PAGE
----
• Temperament: One of the best abilities of the Chaco Golden Knee is that it remains calm and docile most of the time. It likes to be lazy outside its burrow most of the day, making this an ideal show-off pet. Despite this species having very large fangs, it will not be prone to bite. It doesn’t like sudden movements and will flick its urticating hairs at you when it becomes irritated.
  • Leg span: You can expect an adult to have a leg span of 7 inches.
  • Lifespan: Adult males live 5 to 10 years, while fully grown females can live 20 to 25 years.
  • Habitat: This species will enjoy a tank that is at least 15 gallons but keep in mind that because their leg span is so wide, the width of your tank also needs to be twice as wide. Their substrate needs to be 6 inches deep which is a combination of coconut fiber and chemical-free compost that is sterile. They will like to find their shelter inside a hidey house or a portion of sterile bark as a private shelter. They’ll enjoy a tank temperature around 70-75F degrees with at least 50-60% humidity.
  • Diet: They’ll love to eat a couple of B. dubia roaches, and around 7 crickets per week. Their water dish should be sunken into the substrate so they can get a drink when they want.
  • Price: You can expect spiderlings to cost $35-65, but some private sellers are asking upwards of $85-100 bucks if you aren’t checking around.

9- Mexican Red Rump Tarantula

The Mexican Red Rump comes from Central America and has an overall black body with black legs. The abdomen has vivid bright red setae that stand out.

  • Temperament: Often these tarantulas are pretty docile and easygoing unless you irritate them or surprise them. They’ll often flick their abdomen hairs at you. They’ll especially be on guard if you try to change their water, so you can offer them a cricket to throw them off.
  • Leg span: The average leg span is 6.5 inches for most females.
  • Lifespan: A female that is fully grown is living up to 25 years, but males rarely reach 5 years.
  • Habitat: Any 5-gallon aquarium is good for this tarantula breed. It likes to roam around and isn’t really a climber, so try to avoid anything they can fall from. Their substrate needs to be slightly damp so they can burrow. They’ll do this often, so expect that they’ll change burrows pretty often. Have a mixture that is loose-packed sterile soil with some coconut fiber, peat moss, and vermiculite. It needs to be at least 5-10 inches deep, so your tank needs to be pretty tall. They will also enjoy hiding spots that are upturned ceramic covers or cork bark hideouts. The temperature needs to be 75-80F degrees continually with a drop to 70F degrees at night. This is because they like to hunt at night when it’s cooler. You also need to have 65-80% humidity which should also be lower at night.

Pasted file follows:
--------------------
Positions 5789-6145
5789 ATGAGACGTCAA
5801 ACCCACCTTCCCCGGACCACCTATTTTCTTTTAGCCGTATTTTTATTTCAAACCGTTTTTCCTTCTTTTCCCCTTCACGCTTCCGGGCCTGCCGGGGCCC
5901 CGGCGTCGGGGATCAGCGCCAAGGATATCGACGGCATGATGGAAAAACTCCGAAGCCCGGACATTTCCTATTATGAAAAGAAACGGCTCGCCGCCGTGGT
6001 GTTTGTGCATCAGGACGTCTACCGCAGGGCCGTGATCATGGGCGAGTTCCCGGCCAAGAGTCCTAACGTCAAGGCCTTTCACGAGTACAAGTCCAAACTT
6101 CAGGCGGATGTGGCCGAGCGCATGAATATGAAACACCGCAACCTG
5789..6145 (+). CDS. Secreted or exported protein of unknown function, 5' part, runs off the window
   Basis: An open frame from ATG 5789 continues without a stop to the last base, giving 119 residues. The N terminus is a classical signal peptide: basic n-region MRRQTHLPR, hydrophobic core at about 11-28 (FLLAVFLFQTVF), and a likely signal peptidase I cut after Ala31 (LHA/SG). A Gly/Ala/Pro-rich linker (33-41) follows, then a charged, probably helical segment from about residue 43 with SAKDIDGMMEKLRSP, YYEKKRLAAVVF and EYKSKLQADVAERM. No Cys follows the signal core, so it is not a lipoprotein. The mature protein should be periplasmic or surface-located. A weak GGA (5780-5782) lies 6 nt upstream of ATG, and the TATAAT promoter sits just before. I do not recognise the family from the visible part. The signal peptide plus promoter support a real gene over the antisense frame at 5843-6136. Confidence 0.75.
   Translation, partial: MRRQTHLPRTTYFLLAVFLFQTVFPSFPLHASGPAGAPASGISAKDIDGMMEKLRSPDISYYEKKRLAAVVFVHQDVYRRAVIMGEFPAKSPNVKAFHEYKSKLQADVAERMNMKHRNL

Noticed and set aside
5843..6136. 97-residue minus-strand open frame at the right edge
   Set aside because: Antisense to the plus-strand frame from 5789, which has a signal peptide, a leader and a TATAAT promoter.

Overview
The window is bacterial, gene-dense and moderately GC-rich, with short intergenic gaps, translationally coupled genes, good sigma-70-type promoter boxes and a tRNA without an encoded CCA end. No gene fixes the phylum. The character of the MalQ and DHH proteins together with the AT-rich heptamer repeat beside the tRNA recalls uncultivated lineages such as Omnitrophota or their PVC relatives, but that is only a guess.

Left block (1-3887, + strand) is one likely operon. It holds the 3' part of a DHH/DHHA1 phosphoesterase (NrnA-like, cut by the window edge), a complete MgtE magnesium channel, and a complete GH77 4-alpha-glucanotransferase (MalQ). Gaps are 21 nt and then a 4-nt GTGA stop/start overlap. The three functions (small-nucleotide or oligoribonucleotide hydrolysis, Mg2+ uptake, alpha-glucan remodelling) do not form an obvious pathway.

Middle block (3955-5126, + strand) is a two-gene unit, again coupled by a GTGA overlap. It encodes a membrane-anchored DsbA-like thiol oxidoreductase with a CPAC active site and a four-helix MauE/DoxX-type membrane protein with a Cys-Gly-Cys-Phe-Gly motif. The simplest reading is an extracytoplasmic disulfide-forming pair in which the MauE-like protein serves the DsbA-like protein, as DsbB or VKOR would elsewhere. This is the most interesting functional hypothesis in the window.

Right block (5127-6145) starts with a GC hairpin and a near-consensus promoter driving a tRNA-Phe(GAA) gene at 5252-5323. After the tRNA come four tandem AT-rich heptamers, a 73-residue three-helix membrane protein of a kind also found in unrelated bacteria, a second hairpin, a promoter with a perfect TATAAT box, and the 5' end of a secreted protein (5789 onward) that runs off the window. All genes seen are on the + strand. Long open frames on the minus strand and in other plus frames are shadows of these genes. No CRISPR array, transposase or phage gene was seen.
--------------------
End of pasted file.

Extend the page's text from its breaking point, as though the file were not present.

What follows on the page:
• Diet: An adult will consume up to 7 crickets per week with 2 large dubia roaches in between. They are ferocious eaters and like to hunt their prey.
  • Price: This tarantula isn’t very costly and will average $25-30 per sling.

10- Green Bottle Blue Tarantula

The Green Bottle Blue tarantula is an easy one to spot due to its blue legs, green carapace, and orange-rust colored setae on its abdomen. This import from Northern Venezuela also has dark-tipped feet and rusty setae hairs over much of their legs.

  • Temperament: Just on the first appearance, your green bottle blue will look docile and easygoing. They can be very skittish at times if you aren’t being extra careful approaching them directly. They’ll be prone to flick urticating hairs at you additionally. They also like to bolt if you make sudden movements. But aside from that, they make excellent terrarium pets since they’ll sit out all day.
  • Leg span: Their leg span will reach up to 6 inches or slightly larger by one-quarter inch.
  • Lifespan: Females can live up to 14 years while the males only live to be 4 years tops.
  • Habitat: These terrestrial spiders like a tank that is 5 gallons but nothing larger than that. They will need a temperature no higher than 70-80F degrees in the day and 65 to 75F degrees at night. This is when they like to hunt, so this needs to be regulated. Humidity should be drier at 30-50% all through the year. So making a 50/50 mixture of peat moss and sphagnum moss is a great choice. They aren’t really into burrowing so they like to cover the substrate with thick layers of silk. Be sure to give them hiding places such as ceramic skulls, or broken pottery for their housing.
  • Diet: Give adults crickets, grasshoppers, and small B. dubia roaches. They won’t mind eating an occasional super worm, which will be a real treat for them.
  • Price: This breed can cost between $60-80 depending on the breeder.

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About Eddie Chevrel

Eddie Chevrel is an animal journalist and the founder of ThePetSavvy. He's very passionate about exotic pets and spends most of his free time doing research, meeting, and interviewing people working with animals. Learn more about The Pet Savvy's Editorial Process.